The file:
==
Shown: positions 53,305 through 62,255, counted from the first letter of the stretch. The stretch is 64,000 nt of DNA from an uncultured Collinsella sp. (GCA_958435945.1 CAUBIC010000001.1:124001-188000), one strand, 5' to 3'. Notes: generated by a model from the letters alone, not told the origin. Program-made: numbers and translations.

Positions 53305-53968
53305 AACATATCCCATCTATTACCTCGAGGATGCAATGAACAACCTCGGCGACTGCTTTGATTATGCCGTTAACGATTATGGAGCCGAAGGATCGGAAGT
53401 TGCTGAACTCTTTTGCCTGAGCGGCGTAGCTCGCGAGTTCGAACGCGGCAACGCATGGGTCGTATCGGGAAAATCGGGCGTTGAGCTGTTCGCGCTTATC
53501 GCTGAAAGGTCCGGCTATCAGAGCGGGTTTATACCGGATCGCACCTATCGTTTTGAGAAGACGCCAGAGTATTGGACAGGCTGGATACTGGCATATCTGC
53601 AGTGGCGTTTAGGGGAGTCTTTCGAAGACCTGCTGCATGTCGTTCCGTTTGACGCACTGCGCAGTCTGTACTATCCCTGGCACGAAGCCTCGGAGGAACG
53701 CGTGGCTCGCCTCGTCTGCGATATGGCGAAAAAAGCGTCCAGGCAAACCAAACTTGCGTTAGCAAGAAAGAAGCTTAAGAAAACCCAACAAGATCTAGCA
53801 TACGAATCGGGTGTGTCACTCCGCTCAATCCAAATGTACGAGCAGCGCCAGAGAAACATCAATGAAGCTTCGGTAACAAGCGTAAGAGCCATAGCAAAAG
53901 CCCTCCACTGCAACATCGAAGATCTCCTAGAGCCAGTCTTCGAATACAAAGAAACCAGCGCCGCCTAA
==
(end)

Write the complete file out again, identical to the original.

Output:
Shown: positions 53,305 through 62,255, counted from the first letter of the stretch. The stretch is 64,000 nt of DNA from an uncultured Collinsella sp. (GCA_958435945.1 CAUBIC010000001.1:124001-188000), one strand, 5' to 3'. Notes: generated by a model from the letters alone, not told the origin. Program-made: numbers and translations.

Positions 53305-53968
53305 AACATATCCCATCTATTACCTCGAGGATGCAATGAACAACCTCGGCGACTGCTTTGATTATGCCGTTAACGATTATGGAGCCGAAGGATCGGAAGT
53401 TGCTGAACTCTTTTGCCTGAGCGGCGTAGCTCGCGAGTTCGAACGCGGCAACGCATGGGTCGTATCGGGAAAATCGGGCGTTGAGCTGTTCGCGCTTATC
53501 GCTGAAAGGTCCGGCTATCAGAGCGGGTTTATACCGGATCGCACCTATCGTTTTGAGAAGACGCCAGAGTATTGGACAGGCTGGATACTGGCATATCTGC
53601 AGTGGCGTTTAGGGGAGTCTTTCGAAGACCTGCTGCATGTCGTTCCGTTTGACGCACTGCGCAGTCTGTACTATCCCTGGCACGAAGCCTCGGAGGAACG
53701 CGTGGCTCGCCTCGTCTGCGATATGGCGAAAAAAGCGTCCAGGCAAACCAAACTTGCGTTAGCAAGAAAGAAGCTTAAGAAAACCCAACAAGATCTAGCA
53801 TACGAATCGGGTGTGTCACTCCGCTCAATCCAAATGTACGAGCAGCGCCAGAGAAACATCAATGAAGCTTCGGTAACAAGCGTAAGAGCCATAGCAAAAG
53901 CCCTCCACTGCAACATCGAAGATCTCCTAGAGCCAGTCTTCGAATACAAAGAAACCAGCGCCGCCTAA